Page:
Now I know the cop will tell you to fix things, or to park it but other than writing you another ticket, can someone please show me the law in your state that says you MUST correct a violation before moving the vehicle from the side of the road.

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Big5er,

 

I think you're right on the mark--and two of the interstate compacts have a lot to do with it. The NRVC is the big one--its primary purpose is to require your home state to suspend your license for ignoring a citation in another state, while also prohibiting collateral/bond collection by the outfit issuing the citation with the express purpose of reducing the inconvenience to the motorist and getting you back on the road (they just want your money!). It outlines two options: personal recognizance (i.e. you sign the ticket and promise to respond), or immediate appearance in court if that's not permitted. The consequences back in your home state only apply for failure to comply with the "terms of the citation," which "means those options expressly stated upon the citation".

 

Article VIII says "The provisions of this compact shall not apply to parking or standing violations, highway
weight limit violations, and violations of law governing the transportation of hazardous
materials." That would suggest that it does apply to over length/width/height violations, which would mean you'd have to pay the fine, but could continue on your way.
The caveat? Not every state is a member: MI, WI, CA, OR, and AK are not. A different agreement, the Driver's License Compact, requires the jurisdiction issuing the ticket to report it to your home state, and for your home state to treat it as if it occurred at home under your home state's laws. GA, WI, MA, MI, and TN are the only non-members--CA would report it to your home state. Actual implementation tends to vary quite a bit--some states don't bother with minor stuff--and the home state has to determine if there's an equivalent law. Operating a 68-foot long vehicle in CA when your home state is SD? SD doesn't care, as that's a legal length, and it doesn't go on your record. Don't pay the CA citation? SD doesn't suspend your license. Do the same thing with TX as your home state, and it could be attached to your driving record, even if there were no points associated with it, but CA would still be on their own (at least as far as the NRVA) to collect. If an officer sees a prior ticket, I'd have to think your chances of playing dumb about your length go out the window.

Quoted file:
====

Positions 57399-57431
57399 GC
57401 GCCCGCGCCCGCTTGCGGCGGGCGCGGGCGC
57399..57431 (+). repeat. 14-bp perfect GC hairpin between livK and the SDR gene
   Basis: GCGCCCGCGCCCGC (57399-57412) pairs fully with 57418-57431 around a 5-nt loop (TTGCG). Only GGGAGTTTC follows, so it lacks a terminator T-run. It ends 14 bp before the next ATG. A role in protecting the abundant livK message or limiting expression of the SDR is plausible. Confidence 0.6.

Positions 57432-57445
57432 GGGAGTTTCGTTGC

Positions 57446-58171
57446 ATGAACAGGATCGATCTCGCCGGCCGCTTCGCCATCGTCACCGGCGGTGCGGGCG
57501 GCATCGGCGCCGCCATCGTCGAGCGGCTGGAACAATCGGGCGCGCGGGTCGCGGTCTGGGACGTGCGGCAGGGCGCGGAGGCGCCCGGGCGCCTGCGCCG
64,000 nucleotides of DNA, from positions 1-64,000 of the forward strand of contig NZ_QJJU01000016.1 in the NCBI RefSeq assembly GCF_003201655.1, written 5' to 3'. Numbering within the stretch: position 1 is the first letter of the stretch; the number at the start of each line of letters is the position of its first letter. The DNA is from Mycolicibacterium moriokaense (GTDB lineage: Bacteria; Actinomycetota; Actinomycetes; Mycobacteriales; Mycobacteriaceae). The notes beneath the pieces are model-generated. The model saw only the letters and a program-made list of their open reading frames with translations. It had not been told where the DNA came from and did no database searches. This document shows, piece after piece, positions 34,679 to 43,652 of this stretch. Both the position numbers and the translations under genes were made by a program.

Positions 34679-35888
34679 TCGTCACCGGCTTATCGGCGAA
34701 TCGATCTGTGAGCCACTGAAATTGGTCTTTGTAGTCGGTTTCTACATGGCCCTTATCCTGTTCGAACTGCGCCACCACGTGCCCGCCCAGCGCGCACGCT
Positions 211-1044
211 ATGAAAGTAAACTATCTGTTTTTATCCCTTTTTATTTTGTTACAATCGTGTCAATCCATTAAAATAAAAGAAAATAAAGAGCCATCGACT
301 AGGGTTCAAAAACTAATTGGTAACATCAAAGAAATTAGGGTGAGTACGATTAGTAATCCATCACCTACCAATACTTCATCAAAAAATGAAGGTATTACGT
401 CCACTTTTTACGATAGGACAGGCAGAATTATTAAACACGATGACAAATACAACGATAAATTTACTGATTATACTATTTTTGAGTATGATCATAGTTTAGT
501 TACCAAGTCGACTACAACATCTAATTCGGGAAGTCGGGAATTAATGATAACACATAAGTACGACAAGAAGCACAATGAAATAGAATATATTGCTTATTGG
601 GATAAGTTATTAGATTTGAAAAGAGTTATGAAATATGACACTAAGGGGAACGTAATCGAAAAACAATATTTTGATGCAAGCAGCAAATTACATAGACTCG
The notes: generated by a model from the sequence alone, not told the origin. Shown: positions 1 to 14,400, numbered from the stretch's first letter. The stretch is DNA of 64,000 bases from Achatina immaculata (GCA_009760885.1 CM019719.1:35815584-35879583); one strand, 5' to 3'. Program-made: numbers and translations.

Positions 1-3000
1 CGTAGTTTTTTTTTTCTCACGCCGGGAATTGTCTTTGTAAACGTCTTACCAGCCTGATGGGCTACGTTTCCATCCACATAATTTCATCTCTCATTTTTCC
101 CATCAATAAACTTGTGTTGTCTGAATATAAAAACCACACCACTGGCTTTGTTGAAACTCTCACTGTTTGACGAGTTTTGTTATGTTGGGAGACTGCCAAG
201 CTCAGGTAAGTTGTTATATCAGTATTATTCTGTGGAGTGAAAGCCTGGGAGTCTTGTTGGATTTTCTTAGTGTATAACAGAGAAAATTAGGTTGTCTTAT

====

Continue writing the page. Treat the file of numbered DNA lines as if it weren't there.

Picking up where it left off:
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I don't really care how it ACTUALLY works. All you law breakers just keep doing what you are doing and let us know how it works out for you. I only know of the multiple Prevost owners who were pulled over in CA, ticketed and required to disconnect their toads before proceeding. YMMV.

 

Think of it as "civil disobedience". :P

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I only know of the multiple Prevost owners who were pulled over in CA, ticketed and required to disconnect their toads before proceeding. YMMV.

"Required" how? The cop said "do it" and they did. What happens if they "don't" or "can't"? I travel alone. If I had a toad I couldn't drive it too.

 

So, I am back to my original question. Other than writing the operator another citation as soon as he pulls back into the roadway, what can he really do?

 

You, Bill, have answered nothing. The only thing you have contributed was to come into this forum and call people names. All of us "law breakers" wish to thank you for your discourteous and uninformative post.

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Yeah, anyone can get a permit in Texas. You must either be a commercial carrier OR post a $10,000 permit surety bond with the Texas DMV. I have no idea what a bond company would charge you for that, but I bet it would kind of make getting a permit a wee bit pricey for even a 30 day permit, and that is just to run around in Texas. Every state has different fees and requirements.

I've purchased surety bonds from my insurance agent before. They usually cost about 2% and are good for a year. So in this case, about $200.

 

Chip

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I've purchased surety bonds from my insurance agent before. They usually cost about 2% and are good for a year. So in this case, about $200.

 

Chip

 

And it looks like the maximum fine (assuming it's a first offense within the last year), at least in TX where this would apply, is also $200 (plus courts costs). I suppose that would suggest rolling the dice!